Freedom of speeches: the press takes some liberties
One major element in my political change process was my loss of faith in the MSM based on something as simple, and easily checkable, as its reporting of the speeches of public figures.
I say "easily checkable," because, with the advent of the internet, it is. As long as a person is willing to make a small effort and take a little extra time, most MSM reports of what a speaker says can be checked against the actual words he/she did say.
The majority of readers, of course, still don't do that. But until recently, almost no one did; the effort and resources required, pre-web, were far greater. So it was less apparent then than it is now that the media regularly distorted the words of many public figures (and who knows? Maybe the practice was actually less common back then).
I first learned about the ubiquity of speech misrepresentation in the MSM through my post-9/11 online reading. At the time it shocked me. It no longer does (I've come to expect it), although it still angers me.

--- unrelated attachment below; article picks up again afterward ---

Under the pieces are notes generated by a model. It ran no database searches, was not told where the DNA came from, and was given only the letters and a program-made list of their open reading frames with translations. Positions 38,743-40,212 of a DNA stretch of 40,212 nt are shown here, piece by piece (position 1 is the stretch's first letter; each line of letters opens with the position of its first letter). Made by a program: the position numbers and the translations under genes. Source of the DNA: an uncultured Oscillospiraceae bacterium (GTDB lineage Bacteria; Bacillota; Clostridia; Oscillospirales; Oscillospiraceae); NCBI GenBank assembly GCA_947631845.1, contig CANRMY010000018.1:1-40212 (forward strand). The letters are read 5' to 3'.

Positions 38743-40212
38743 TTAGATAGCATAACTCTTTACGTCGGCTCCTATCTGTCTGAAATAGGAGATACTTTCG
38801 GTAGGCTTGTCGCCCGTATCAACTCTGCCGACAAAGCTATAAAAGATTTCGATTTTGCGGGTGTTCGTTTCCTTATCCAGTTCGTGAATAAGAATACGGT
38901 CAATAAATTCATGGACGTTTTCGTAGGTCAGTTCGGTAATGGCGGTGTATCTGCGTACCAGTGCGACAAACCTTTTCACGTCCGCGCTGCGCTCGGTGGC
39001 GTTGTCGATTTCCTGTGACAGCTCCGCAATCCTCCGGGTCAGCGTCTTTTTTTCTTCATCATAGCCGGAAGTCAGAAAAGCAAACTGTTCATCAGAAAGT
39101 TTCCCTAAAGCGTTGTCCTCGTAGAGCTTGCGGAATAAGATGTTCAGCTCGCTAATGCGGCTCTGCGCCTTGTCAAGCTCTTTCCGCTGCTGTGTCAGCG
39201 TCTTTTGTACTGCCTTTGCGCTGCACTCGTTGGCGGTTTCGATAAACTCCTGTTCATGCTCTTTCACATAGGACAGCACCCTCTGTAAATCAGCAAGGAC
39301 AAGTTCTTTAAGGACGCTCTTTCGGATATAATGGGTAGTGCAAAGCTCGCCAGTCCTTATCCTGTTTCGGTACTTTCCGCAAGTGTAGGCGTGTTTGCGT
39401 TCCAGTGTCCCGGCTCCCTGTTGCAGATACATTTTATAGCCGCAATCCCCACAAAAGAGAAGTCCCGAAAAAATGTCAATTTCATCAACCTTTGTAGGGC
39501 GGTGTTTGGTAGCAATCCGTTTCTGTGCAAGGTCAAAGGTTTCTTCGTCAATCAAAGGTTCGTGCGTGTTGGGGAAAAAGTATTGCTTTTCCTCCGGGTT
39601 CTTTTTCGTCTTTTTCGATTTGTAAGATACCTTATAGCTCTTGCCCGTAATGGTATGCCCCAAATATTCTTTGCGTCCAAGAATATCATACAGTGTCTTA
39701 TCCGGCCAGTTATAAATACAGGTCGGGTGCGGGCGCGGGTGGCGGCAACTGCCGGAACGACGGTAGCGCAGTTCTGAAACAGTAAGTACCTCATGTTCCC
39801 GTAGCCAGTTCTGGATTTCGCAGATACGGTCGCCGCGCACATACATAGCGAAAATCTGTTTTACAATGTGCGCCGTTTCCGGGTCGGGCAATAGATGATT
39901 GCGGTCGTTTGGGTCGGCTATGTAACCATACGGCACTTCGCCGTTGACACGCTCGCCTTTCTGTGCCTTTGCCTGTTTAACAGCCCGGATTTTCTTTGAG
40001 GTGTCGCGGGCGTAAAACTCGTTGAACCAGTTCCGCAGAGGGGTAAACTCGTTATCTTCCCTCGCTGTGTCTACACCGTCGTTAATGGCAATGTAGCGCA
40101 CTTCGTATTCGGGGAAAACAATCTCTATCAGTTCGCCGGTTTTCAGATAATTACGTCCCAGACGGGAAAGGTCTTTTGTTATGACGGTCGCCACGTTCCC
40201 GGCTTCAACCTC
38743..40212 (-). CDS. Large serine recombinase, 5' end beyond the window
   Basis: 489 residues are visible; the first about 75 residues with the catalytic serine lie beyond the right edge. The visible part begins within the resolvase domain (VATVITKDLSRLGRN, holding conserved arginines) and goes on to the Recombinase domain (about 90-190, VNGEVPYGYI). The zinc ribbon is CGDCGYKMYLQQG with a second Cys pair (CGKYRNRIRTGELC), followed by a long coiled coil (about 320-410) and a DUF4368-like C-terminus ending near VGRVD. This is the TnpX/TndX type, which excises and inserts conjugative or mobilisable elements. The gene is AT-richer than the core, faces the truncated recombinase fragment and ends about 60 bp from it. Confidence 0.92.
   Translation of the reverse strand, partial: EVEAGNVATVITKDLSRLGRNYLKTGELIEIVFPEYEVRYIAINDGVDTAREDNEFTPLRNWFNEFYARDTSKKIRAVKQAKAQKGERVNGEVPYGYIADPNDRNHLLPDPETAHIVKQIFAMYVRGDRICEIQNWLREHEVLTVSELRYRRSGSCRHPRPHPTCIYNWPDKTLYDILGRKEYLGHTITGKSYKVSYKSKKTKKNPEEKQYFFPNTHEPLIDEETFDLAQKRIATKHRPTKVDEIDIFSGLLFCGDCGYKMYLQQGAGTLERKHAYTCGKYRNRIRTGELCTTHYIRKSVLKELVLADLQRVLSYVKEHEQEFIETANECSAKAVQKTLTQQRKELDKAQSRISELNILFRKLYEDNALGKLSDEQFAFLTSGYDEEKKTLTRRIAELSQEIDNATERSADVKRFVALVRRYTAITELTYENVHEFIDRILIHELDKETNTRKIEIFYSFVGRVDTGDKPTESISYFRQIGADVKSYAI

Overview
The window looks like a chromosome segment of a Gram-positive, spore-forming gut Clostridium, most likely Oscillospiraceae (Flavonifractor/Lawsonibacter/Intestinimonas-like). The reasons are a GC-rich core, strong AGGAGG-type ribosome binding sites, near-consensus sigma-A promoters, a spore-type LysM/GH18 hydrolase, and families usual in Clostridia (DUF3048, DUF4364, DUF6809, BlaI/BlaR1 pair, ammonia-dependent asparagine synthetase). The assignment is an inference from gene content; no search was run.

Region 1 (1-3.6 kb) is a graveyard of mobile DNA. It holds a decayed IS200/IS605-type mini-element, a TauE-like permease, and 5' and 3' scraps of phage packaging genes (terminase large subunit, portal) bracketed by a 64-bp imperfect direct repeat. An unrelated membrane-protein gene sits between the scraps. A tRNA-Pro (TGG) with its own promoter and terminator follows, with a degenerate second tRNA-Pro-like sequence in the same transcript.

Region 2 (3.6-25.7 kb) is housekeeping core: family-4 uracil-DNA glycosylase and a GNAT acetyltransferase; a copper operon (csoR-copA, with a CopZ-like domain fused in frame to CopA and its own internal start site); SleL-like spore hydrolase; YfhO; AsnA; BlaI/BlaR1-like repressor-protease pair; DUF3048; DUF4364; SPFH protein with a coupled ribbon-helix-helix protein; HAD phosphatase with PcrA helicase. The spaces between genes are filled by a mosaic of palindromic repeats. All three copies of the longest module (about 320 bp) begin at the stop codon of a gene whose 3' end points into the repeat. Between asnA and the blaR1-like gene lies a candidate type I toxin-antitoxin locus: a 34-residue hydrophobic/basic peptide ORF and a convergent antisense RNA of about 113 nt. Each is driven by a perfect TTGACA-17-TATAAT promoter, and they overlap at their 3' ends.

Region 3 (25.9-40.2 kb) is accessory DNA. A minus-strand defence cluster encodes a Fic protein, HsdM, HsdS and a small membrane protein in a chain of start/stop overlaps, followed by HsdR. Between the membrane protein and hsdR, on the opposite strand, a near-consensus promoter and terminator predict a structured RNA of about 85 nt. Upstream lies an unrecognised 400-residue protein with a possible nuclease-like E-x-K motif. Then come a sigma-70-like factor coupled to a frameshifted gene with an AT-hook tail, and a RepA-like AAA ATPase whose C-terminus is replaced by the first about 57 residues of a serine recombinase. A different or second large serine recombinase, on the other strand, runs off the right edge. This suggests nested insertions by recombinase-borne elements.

Now I tend to wonder about its causes: is it a reflection of poor reading comprehension, unconscious distortion, or purposeful and knowing misrepresentation, or some combination/alternation of them all?
Now here's a review of a book by communications professor Jim A. Kuypers, detailing media bias in reporting Bush's speeches. It's entitled Bush's War: Media Bias and Justifications for War in a Terrorist Age, and presents an apparently nonpartisan and sobering look at just how incredibly distorted and biased the press has been in distorting Bush's message:
What has essentially happened since 9/11 has been that Bush has repeated the same themes, and framed those themes the same whenever discussing the War on Terror,” said Kuypers, who specializes in political communication and rhetoric. “Immediately following 9/11, the mainstream news media (represented by CBS, ABC, NBC, USA Today, New York Times, and Washington Post) did echo Bush, but within eight weeks it began to intentionally ignore certain information the president was sharing, and instead reframed the president's themes or intentionally introduced new material to shift the focus.”
This goes beyond reporting alternate points of view. “In short,” Kupyers explained, “if someone were relying only on the mainstream media for information, they would have no idea what the president actually said. It was as if the press were reporting on a different speech.”
That's a pretty powerful statement.
In my earlier post today, I spoke of the need for leadership. Part of leadership involves rhetoric, and Bush is obviously no Churchill. But could even Churchill get his message across in the face of such a concerted effort by his own press to distort it?